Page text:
Chaz Bojórquez has never been caught, but he has been chased.
He laughs when he admits it, because it seems slightly absurd: a world-renowned artist with work hanging permanently in the Smithsonian American Art Museum being pursued by cops for painting something on the side of a building. Such is the life of a graffiti artist.
Even if you don’t recognize his name, you’d probably recognize Bojórquez’ work. He’s most well-known for a skull he designed that’s referred to as Señor Suerte, which he stenciled all over Los Angeles in the ’70s and became a symbol of protection among street gangs. Bojórquez’ cholo-style-graffiti-meets-Asian-calligraphy has inspired generations of street artists and shown in galleries across the globe. It’s hard to imagine he got his start tagging a garage door.
Bojórquez was 19 (he’s 61 now). He says he was so poor, he lived off 14-cent cans of mackerel he’d somehow always end up splitting with a cat. He couldn’t afford a spray can, so his first tag was administered with a squeegee and ink he found.
He wrote his name.
“All graffiti kids write their name,” he says. “This me-me-me mentality.”
But his world view gradually shifted. A few years later, he wrote about himself and his girlfriend, then it was his neighborhood, then the world.
“Who really owns the public space? In some ways, graffiti doesn’t ask permission. We don’t ask for permission; we don’t ask for forgiveness. It’s a passion.”
That final shift was due in part to the year and a half Bojórquez spent visiting and living in 35 countries, where he learned about how the physical representations of alphabets influence cultures, along with the three months he spent studying calligraphy under Master Yun Chung Chiang (who in turn studied under Pu Ju, who was brothers with the last emperor of China).
In an age when graffiti-as-art is still censored, Bojórquez serves as a perfect spokesperson, although he doesn’t perch himself on his soapbox very often.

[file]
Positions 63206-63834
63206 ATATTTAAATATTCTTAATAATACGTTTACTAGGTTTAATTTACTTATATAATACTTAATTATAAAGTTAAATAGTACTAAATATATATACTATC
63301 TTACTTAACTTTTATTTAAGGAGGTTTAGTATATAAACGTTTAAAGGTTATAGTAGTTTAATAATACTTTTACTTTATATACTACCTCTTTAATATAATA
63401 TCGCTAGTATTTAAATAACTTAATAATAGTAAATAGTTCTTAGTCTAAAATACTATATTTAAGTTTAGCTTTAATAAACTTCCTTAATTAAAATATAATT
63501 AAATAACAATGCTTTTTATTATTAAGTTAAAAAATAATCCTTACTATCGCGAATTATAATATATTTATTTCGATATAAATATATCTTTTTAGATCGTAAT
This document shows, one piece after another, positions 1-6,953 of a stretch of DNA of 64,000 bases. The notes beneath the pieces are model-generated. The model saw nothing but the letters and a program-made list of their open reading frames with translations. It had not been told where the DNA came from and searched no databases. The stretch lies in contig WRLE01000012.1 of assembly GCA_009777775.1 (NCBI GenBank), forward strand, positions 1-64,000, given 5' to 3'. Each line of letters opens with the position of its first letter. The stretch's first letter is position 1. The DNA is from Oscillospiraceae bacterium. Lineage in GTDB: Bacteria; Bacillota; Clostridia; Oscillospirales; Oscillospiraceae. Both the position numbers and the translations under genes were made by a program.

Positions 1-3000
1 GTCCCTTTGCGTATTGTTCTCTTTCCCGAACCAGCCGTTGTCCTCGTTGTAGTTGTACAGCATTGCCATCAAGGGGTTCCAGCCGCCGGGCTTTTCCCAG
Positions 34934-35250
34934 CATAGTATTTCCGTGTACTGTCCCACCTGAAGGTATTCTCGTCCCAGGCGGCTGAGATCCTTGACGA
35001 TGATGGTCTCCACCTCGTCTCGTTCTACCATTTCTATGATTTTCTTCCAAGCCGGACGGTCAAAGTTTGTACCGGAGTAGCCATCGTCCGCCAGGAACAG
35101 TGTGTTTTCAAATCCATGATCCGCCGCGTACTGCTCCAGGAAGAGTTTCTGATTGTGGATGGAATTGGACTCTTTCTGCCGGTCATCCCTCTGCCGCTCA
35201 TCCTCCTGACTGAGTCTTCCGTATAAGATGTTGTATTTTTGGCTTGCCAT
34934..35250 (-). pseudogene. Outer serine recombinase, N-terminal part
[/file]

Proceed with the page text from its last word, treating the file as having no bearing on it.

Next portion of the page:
“If I spent all my time defending graffiti,” he says, “then I’d have no time to going forward with graffiti.”
He says people often ask him whether he’s setting a good example for youth, and his response is always that the best thing he can do is finish his work. He tells kids: “Do more graffiti.” By practicing more, he argues, kids will improve their skills and evolve out of the illegal graffiti world and into the artistic one.
“They’ll buy graffiti magazines, watch videos, go to galleries to meet the players,” he says. “People like me, there are only about three dozen of us over the world; we’re like superstars. Once kids want to be like that, they’re too busy making prints and paintings to do illegal stuff.” He says his job is to show them what they can become, to prove that “making a life with art is a beautiful thing.”
Most of Bojórquez’ work now takes place off the streets, although he says he’ll never stop tagging (hence the chasing). Within the last few years, he’s started designing products, such as some Vans shoes, menswear for Conart Clothing and wine labels for the Plata Wine Company.
“I want to be in culture,” he says.
It’s easy to see that culture and its effects on identity and personal freedom fascinates Bojórquez, who says graffiti is, like any other artistic method, ultimately about expression.
“It’s a need for self-expression, for self-identity, for personal growth,” he says. “Because it’s been a part of our culture since caveman times. It’s part of the human need to be identified, to leave your mark. We’re hardwired for it.”
Bojórquez says people should be able to leave their mark in some way—that if billboards promoting cigarettes and alcohol are legal just because they’re paid for, people should be allowed to leave a sign that they’d been somewhere, that they belong there.
“Who really owns the public space?” he asks. “In some ways, graffiti doesn’t ask permission. We don’t ask for permission; we don’t ask for forgiveness. It’s a passion.”